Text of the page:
Financial markets often disregard the fundamental difference between volatility (the magnitude of price fluctuations) and risk (the probability and scope of permanent losses). Standard risk management and academic models rely upon volatility alone. Alas, this reliance can induce an illusion of predictability and excessive risk taking. Indeed, low volatility can indicate and even aggravate the risk of outsized permanent losses.

Marks, Howard, “Risk  Revisited Again”, Oaktree Capital Management, Memo to Clients, June 9, 2015 http://www.oaktreecapital.com/MemoTree/Risk%20Revisited%20Again.pdf

The below are excerpts from the memo. Headings and cursive text have been added.

Defining risk and volatility

“I [have long] argued against the purported identity between volatility and risk. Volatility is the academic’s choice for defining and measuring risk [through historic standard deviations of daily price changes]. I think this is the case largely because volatility is quantifiable and thus usable in the calculations and models of modern finance theory.”

“In thinking about risk, we want to identify the thing that investors worry about and thus demand compensation for bearing…What they fear is the possibility of permanent loss…Permanent loss is very different from volatility or fluctuation. A downward fluctuation – which by definition is temporary – doesn’t present a big problem if the investor is able to hold on and come out the other side.”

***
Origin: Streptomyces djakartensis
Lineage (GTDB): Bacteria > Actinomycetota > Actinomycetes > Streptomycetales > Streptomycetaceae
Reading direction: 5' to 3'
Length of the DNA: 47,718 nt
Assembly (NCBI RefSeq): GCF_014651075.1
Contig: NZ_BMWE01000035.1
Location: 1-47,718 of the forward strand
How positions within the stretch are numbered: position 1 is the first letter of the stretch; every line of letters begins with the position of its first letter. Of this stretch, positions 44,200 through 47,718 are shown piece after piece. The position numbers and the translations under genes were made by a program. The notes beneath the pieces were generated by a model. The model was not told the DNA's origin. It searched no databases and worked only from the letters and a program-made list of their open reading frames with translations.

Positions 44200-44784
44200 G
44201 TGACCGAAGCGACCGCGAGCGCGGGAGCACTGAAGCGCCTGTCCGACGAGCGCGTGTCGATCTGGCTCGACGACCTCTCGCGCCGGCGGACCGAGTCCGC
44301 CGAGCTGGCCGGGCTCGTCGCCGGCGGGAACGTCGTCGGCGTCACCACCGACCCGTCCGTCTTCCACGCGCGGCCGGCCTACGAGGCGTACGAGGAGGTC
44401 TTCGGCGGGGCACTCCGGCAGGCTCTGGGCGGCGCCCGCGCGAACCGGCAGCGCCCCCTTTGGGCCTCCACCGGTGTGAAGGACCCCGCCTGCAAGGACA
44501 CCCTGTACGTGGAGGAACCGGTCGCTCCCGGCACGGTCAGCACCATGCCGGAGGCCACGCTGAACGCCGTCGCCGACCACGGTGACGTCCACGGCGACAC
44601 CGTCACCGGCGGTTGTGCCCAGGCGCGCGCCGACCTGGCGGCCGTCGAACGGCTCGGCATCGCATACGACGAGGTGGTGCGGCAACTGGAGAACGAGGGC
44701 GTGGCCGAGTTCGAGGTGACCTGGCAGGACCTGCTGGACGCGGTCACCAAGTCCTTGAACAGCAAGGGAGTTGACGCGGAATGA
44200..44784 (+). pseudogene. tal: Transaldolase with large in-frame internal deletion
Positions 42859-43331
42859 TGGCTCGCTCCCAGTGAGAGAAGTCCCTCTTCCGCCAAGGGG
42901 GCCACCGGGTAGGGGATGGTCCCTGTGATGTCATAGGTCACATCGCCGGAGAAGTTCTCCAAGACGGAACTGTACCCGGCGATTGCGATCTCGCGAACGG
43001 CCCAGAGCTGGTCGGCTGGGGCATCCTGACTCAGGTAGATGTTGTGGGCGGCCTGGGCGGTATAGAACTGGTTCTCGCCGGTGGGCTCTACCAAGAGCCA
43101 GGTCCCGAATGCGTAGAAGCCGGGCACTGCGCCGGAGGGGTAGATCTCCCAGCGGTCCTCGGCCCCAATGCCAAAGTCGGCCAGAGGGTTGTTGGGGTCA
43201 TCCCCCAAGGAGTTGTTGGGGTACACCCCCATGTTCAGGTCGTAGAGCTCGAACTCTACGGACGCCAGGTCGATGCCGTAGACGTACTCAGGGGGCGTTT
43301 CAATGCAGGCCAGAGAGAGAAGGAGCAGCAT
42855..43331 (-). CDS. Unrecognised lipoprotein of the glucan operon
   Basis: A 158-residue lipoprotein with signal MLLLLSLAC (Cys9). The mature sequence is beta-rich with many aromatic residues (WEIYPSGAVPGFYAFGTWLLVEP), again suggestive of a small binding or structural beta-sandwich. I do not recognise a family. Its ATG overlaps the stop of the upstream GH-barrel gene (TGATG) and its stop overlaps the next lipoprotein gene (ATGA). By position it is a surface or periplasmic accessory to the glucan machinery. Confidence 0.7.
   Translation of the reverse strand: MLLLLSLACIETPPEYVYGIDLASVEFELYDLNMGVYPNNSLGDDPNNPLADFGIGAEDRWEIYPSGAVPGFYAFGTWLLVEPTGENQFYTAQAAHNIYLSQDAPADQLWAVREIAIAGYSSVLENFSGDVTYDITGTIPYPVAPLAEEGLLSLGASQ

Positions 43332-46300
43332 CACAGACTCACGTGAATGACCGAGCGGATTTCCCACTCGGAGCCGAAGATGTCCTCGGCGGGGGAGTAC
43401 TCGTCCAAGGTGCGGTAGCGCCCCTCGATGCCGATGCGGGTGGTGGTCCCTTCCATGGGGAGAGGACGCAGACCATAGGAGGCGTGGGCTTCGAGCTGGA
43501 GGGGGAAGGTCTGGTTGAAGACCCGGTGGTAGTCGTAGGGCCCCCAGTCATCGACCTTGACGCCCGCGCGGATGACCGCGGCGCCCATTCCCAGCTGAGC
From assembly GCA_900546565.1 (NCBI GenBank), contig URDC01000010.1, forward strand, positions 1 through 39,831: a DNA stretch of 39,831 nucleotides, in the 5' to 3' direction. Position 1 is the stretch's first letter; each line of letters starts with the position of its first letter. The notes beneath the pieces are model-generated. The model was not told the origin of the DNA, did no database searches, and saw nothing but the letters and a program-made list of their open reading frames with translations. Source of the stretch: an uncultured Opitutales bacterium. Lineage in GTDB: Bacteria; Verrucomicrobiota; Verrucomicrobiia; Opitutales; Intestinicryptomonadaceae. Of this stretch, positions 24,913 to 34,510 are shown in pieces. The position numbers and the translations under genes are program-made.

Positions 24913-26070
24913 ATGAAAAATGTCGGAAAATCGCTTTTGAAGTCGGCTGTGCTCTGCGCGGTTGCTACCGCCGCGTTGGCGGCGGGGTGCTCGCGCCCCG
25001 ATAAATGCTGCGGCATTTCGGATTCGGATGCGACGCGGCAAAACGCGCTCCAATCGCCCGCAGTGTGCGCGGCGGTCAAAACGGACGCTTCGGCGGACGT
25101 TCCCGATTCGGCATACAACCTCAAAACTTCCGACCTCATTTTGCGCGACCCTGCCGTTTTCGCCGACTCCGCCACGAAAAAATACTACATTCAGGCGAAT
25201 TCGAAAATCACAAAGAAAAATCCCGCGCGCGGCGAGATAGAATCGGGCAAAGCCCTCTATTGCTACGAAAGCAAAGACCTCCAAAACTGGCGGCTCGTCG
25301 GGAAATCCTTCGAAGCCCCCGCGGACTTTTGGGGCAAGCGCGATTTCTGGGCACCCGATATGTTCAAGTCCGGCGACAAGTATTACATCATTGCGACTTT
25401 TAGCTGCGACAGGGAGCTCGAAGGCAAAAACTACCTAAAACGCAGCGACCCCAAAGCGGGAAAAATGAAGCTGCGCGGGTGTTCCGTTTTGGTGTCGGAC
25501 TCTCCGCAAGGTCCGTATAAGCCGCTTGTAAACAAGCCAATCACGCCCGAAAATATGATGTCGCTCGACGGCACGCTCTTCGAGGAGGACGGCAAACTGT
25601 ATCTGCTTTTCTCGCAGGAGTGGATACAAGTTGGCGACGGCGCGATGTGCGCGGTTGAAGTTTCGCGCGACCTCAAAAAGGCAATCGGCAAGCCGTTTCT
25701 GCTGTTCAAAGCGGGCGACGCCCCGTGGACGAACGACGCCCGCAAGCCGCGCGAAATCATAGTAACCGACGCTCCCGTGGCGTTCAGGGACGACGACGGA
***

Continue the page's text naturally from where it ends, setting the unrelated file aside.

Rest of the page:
On the contradiction between volatility-based regulatory risk measures and true loss and underperformance risk in the EU insurance industry view post here.

“If you define risk as anything other than volatility, it can’t be measured even after the fact….If you make an investment in 2012, you’ll know in 2014 whether you lost money (and how much), but you won’t know whether it was a risky investment – that is, what the probability of loss was at the time you made it.”

The essence of investment risk

Riskier investments are ones where the investor is less secure regarding the eventual outcome and faces the possibility of faring worse than those who stick to safer investments, and even of losing money.”

“[In the graph below] the result of each investment is shown as a range of possibilities, not the single outcome suggested by the [conventional risk-return] upward-sloping line. At each point along the horizontal risk axis, an investment’s prospective return is shown as a bell-shaped probability distribution turned on its side….As you move to the right, increasing the risk [i] expected return increases, [ii] the range of possible outcomes becomes wider, and [iii] he less-good outcomes become worse.”